Friday, April 9, 2010

Exposure Value

Yesterday I was in a digital photography class to learn how to use my new digital camera. It's my first single reflex lens camera, so I'm discovering how to use ISO, shutter speed, and aperture settings to change the type of shot I get. ISO (known as film speed in film cameras) determines how sensitive the camera's sensors are to light. Shutter speed determines how long the shutter stays open during an exposure. Aperture is how wide the front of your lens opens (like an iris) when you take a picture. Together, these variables determine how much light is captured by the camera during an exposure, and that's called the exposure value.

You need a certain exposure value in order for a picture to be properly lit, but there are lots of ways to get that film exposure. You could use many different combinations of ISO, shutter speed, and aperture settings to get the right amount of light for your pictures. Different combinations can radically change the type of picture you get. Do you want a wide depth of field or a shallow one? Do you want to show motion or freeze motion? Are you shooting with a tripod or by hand? So many choices, so many options. The beautiful thing is that photography is an art, and there is no one "right" choice. It's all a matter of the photographer's vision and what tools (lighting, tripod, flash, etc.) he or she has to work with.

Sometimes I think that faith is a lot like a good exposure value. The photographer is trying to achieve a well-lit picture, and we Christians are trying to achieve a close and loving relationship with God. Like the photographer, we have many different ways to get to that goal, and no one way is "right". These days, most Christian denominations have stopped short of claiming that they alone are doing Christianity the "right" way, and I think that's a positive development. After all, there are many gifts but the same Spirit, many individuals with unique personalities, but the same Christ. We all express our faith in different ways, just as two photographers may take completely different pictures of the same subject based on their artistic visions. None of us is perfect, and we all have limitations to overcome in our faith. Like a photographer caught without a flash or a tripod, sometimes we have to improvise. Some would call that wrong, but I think it's more wrong to not take the figurative picture at all.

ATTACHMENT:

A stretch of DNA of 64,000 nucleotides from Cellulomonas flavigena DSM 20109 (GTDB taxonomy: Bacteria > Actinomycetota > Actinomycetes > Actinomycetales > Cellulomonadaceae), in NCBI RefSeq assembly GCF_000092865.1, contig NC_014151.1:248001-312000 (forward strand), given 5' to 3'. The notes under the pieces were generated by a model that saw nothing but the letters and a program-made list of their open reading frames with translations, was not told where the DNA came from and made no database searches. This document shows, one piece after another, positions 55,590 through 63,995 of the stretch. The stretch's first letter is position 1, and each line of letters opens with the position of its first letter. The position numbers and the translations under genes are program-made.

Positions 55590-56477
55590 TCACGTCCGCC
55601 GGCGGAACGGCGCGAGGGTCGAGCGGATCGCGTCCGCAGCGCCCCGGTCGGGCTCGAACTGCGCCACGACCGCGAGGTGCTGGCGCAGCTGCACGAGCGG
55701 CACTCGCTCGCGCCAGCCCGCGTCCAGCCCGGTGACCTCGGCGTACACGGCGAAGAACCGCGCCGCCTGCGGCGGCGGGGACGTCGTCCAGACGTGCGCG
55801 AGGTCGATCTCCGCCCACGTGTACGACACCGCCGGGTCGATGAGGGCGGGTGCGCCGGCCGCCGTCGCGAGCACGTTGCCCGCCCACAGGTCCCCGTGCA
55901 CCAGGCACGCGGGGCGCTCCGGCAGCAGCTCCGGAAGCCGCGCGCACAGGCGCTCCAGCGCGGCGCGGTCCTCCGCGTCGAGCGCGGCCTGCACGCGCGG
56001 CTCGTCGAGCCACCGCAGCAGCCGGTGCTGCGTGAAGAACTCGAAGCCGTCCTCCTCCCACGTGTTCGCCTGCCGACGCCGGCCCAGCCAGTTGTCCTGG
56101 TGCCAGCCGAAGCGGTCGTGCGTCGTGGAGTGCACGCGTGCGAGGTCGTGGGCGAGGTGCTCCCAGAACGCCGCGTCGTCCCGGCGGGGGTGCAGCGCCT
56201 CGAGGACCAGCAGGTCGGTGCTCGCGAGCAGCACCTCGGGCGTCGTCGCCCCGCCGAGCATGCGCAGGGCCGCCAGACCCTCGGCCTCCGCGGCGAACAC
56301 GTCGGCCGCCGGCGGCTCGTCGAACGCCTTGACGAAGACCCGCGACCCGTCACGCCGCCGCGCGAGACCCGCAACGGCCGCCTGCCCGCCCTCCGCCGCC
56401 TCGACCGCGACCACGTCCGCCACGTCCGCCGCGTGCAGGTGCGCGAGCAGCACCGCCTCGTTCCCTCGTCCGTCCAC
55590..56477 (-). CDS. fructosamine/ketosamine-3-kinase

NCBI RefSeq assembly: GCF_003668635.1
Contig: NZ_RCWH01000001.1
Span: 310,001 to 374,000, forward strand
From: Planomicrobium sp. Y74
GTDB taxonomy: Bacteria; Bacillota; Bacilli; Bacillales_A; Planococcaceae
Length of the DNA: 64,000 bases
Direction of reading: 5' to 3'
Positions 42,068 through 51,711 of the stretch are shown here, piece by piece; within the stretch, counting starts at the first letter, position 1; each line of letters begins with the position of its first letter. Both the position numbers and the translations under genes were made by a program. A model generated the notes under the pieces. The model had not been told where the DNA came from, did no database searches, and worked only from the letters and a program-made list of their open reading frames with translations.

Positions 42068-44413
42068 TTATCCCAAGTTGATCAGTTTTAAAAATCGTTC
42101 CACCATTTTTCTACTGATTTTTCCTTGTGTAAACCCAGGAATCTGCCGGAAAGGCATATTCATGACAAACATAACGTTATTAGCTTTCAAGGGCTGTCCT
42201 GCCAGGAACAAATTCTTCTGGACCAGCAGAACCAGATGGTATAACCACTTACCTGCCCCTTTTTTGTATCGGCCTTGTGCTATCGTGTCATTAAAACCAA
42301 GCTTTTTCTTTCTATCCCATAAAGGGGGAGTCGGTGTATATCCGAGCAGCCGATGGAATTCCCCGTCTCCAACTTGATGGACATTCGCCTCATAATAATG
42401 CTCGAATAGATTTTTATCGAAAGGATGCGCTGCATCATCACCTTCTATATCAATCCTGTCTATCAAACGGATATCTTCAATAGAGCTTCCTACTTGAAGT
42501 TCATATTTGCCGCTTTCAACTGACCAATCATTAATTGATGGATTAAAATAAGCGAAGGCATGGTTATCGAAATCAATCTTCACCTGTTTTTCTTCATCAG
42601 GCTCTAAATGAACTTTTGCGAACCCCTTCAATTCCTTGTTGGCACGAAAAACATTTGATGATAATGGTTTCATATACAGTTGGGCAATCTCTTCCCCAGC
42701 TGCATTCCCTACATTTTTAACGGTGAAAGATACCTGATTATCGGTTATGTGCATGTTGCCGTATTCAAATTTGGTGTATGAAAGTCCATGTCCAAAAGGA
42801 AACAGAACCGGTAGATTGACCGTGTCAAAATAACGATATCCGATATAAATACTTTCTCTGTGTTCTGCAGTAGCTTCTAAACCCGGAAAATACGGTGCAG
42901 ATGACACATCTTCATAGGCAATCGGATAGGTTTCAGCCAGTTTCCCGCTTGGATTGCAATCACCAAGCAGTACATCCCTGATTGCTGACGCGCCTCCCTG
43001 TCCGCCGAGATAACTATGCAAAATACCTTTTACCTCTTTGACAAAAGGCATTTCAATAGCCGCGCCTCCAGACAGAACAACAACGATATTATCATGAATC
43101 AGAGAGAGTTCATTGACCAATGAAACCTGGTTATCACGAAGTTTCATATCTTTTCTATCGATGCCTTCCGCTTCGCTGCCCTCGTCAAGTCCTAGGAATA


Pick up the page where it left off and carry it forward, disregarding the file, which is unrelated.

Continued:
The truth is that most of the religious choices we quibble over aren't spelled out in the Bible. I think God left many of the practical details of Christianity open so that all kinds of different people can practice in their own way. The Bible does not dictate how often we should take communion (or precisely with whom), whether we should sing and dance in church, or how long a worship service should last. We weren't explicitly told whether and how to ask other people to pray for us and whether it's OK to ask dead people (the saints) to pray for us too. We weren't told how to structure our hierarchy or the technical procedure for making decisions as a group. Jesus didn't tell us what to wear to church or teach us specific rituals for showing God respect.

Instead, Jesus said, "Love the Lord your God with all your heart, all your soul, and all your mind. This is the first and great commandment and the second is like it: Love your neighbor as yourself." That's the exposure value we're going for, but how we compose the shot is entirely up to each one of us.

Thursday, April 8, 2010

All Creatures Great and Small

Yesterday afternoon I took a tour of a stretch of prairie owned by the college where I work. It was an interesting trip. The objective of the trip was to see some little flowers that are the first prairie flowers to bloom in the spring. They had fuzzy little leaves that helped protect them from the morning frosts. According to our guide, these little flowers are only around for a few weeks. I had never seen anything quite like them before. I saw a cactus—I didn't know there was a cactus native to Minnesota—and some other rare plants.We also saw some big holes where a badger had tried to dig some ground squirrels out of their dens. Then we found some pellets under a tree where owls and hawks like to perch, and the guide showed us the ground vole bones inside. I learned about how a glacier passed through the area and why the prairie where we stood was hilly while the surrounding farmland was flat. I noticed how big the sky really was and reveled in the beauty of the big, puffy clouds.